This year has proven to be more productive and our land has yielded some "fat". We aren't anywhere close to living off the grid...but closer to having accessable food from our front, side and back door. Our tomatoes did well this year (last year we got the blight) along with a decent crop on our other veggies. Our tayberry vines produced around 2 quarts of berries, we picked about a pint of blueberries (better than nothing), and now our wicked awesome hens that took so long for us to get are giving us a dozen and a half eggs a day...so far!
(Mental note: my math may be off a bit, but we just might be 0.0000002% closer to living off the grid!) My focus from here on out will be to have a sustainable homestead...all on less than an acre of land. We can dream, can't we? I can't wait to share my knowledge with others and hopefully someone will start their flock with the fertilized eggs and chicks from our farm! To date we have in large fowl: Black/Lavender/Silver/Wheaten Ameraucanas; Buff/White/BBS Orpingtons; Australorps; Langshans; a few EE's, CE's and OE's; Welsummers; Coronation Sussex; Black/Blue Copper Marans; and one Blue Naked Neck Turken rooster. For Bantams we have one Blacktailed Japanese; one Light Brahma; and some beautiful bantam EE's. They are fed all natural treats (fresh produce, black oil sunflower seeds, oats, cracked corn, and yogurt) to supplement their feed... table scraps and scrambled eggs. I have come so far as to raise our own mealworms! We have tens of thousands. There's no turning back now.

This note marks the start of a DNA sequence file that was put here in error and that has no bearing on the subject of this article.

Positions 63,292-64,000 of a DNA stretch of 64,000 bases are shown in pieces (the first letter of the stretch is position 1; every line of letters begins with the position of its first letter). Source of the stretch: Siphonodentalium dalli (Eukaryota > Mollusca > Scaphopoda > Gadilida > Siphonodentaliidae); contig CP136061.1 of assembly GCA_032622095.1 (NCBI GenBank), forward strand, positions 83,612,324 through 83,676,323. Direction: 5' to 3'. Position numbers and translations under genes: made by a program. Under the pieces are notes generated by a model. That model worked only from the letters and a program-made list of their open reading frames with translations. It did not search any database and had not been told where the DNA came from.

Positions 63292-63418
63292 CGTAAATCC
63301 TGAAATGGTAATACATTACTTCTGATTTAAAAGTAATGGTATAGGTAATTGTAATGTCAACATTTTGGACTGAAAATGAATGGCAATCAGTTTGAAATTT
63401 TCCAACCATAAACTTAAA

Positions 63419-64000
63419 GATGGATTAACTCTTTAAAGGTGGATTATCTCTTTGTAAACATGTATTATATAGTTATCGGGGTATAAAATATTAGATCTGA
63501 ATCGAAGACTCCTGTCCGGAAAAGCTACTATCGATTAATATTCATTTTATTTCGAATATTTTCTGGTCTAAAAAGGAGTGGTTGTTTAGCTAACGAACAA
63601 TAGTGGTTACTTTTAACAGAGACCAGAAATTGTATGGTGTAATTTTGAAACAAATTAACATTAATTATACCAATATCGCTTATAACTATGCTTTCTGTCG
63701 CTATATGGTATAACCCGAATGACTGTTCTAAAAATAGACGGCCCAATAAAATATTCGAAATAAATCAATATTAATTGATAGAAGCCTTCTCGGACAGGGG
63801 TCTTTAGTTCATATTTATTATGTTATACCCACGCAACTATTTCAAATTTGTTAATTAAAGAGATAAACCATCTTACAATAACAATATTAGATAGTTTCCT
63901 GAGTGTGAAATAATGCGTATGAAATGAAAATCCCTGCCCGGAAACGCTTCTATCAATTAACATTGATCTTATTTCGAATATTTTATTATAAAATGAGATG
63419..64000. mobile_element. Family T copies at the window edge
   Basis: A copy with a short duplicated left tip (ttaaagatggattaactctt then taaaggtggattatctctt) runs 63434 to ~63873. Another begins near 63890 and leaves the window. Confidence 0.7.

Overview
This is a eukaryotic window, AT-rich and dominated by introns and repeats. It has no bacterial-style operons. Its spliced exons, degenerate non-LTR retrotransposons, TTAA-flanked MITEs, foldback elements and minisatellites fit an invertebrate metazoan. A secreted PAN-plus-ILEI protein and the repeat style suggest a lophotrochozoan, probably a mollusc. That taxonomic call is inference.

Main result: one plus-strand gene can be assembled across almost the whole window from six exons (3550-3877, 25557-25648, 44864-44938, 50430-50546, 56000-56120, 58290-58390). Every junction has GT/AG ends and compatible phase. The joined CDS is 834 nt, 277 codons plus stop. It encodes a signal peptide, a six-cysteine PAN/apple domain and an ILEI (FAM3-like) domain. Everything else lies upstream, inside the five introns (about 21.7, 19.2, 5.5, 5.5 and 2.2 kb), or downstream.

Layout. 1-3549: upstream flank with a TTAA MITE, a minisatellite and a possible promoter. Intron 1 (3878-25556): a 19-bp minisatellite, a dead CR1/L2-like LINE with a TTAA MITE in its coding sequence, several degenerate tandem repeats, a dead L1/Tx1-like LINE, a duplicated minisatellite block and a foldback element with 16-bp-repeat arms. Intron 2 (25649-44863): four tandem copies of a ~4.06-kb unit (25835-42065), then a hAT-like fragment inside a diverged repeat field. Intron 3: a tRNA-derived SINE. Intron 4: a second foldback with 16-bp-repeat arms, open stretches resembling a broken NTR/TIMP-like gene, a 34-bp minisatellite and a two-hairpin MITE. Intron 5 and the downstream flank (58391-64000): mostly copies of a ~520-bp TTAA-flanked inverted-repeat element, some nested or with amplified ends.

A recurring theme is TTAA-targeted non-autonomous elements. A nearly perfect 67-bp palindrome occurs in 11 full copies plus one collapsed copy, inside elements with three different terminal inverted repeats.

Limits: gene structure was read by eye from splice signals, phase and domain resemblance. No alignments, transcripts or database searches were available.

And a note to my dear husband....I'm sorry to tell you our "dual-purpose" chickens now have names, so you are not allowed to eat them. Sorry for any inconvenience.
And dear, did I tell you about the ducks that are coming soon?...